elevatorInput = new ElevatorInput(myPipeIn);
} else {
    elevatorInput = new ElevatorInput(;

Then we can use the pipeline output stream object myPipeOut to deliver the input content to the official package.

In order to avoid the trouble of real-time interaction, we can prepare the input content containing time information in advance, then open a thread to read the prepared input content, analyze the time information, and add a scheduled task through Timer's schedule method. The content of the scheduled task is to output the input content to the pipeline flow.

public class DebugInput implements Runnable {

    private final OutputStream outputStream;

    public DebugInput(OutputStream outputStream) {
        this.outputStream = outputStream;

    public void run() {
        Scanner scanner = new Scanner(;
        Timer timer = new Timer(); // Initialize a timer
        long currentMillis = System.currentTimeMillis();
        long maxMillis = 0; // Record the time of the last entry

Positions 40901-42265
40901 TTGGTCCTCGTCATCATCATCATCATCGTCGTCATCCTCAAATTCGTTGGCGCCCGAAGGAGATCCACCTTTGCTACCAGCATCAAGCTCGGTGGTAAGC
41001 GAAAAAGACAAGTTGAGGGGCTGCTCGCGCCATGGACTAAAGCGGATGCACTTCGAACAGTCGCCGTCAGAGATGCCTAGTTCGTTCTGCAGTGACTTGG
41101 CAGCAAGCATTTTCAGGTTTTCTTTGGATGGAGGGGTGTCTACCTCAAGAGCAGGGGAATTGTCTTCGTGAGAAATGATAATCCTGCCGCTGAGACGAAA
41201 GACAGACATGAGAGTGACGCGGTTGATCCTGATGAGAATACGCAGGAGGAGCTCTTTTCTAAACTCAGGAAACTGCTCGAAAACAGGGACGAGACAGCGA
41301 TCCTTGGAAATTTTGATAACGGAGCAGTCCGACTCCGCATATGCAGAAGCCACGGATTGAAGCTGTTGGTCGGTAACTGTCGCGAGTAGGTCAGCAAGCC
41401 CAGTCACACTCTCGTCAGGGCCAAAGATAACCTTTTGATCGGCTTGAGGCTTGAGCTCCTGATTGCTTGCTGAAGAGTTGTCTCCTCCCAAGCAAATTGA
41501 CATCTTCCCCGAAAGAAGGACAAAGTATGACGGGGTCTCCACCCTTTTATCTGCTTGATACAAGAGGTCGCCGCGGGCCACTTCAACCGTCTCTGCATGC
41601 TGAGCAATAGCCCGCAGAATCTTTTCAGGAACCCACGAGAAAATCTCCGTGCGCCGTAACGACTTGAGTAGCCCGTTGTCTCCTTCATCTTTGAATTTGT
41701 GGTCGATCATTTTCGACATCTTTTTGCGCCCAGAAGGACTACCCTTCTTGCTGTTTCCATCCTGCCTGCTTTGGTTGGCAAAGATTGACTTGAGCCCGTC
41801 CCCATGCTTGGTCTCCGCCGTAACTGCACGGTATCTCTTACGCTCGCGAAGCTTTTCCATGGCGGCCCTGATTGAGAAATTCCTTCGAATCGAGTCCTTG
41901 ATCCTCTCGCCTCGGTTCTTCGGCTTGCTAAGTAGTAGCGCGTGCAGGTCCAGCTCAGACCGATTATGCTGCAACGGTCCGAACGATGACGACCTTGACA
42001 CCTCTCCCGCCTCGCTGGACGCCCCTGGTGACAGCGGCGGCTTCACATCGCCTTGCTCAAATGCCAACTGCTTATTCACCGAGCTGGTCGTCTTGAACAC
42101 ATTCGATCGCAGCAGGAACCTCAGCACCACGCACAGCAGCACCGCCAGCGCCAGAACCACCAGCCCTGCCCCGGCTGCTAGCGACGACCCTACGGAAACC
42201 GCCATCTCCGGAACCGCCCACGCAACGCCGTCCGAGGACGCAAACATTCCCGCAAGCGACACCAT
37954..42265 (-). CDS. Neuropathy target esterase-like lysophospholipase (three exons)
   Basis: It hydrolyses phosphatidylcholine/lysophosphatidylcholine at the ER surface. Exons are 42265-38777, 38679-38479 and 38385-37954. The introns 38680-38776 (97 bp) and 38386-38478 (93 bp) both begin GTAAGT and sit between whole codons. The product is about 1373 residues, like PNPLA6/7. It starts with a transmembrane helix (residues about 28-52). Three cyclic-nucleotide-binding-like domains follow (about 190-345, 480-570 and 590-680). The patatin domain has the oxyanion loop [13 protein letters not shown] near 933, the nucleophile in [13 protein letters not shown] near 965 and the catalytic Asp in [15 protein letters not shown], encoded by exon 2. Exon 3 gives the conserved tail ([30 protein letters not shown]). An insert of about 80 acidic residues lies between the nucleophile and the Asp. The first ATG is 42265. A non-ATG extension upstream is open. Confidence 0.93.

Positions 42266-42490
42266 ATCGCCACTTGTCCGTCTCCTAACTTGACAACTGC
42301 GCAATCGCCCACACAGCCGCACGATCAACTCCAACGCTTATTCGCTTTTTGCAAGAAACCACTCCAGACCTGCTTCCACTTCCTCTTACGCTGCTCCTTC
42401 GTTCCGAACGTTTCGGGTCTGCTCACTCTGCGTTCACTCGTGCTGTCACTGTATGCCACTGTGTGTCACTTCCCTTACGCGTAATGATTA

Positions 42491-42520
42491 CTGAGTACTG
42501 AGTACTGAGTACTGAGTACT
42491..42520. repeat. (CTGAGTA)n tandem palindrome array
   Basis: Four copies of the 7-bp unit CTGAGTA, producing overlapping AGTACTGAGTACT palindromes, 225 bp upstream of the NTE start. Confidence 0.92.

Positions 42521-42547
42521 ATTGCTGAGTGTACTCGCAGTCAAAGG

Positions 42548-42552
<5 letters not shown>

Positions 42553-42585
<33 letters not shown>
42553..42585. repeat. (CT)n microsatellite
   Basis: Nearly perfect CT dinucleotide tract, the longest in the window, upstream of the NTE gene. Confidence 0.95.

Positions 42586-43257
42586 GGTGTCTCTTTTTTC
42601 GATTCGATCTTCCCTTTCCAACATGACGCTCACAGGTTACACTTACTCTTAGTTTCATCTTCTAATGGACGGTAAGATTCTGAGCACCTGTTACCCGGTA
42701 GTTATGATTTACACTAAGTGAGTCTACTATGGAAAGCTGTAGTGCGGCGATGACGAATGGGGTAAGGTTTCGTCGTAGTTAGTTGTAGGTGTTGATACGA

while (scanner.hasNext()) {
            long millis = scanner.nextLong(); // Read time first
            String input =; // Read the input (no spaces)
            maxMillis = millis; // Update maxMillis
            timer.schedule(new TimerTask() { // Create scheduled task
                public void run() {
                    try {
                        outputStream.write(0x0a); // Line feed
                        outputStream.flush(); // force refresh 
                    } catch (IOException e) {
                        throw new AssertionError(e);
            }, new Date(currentMillis + millis));
        // Finally, don't forget to turn off the pipeline flow and turn off the timer to add the last scheduled task
        timer.schedule(new TimerTask() {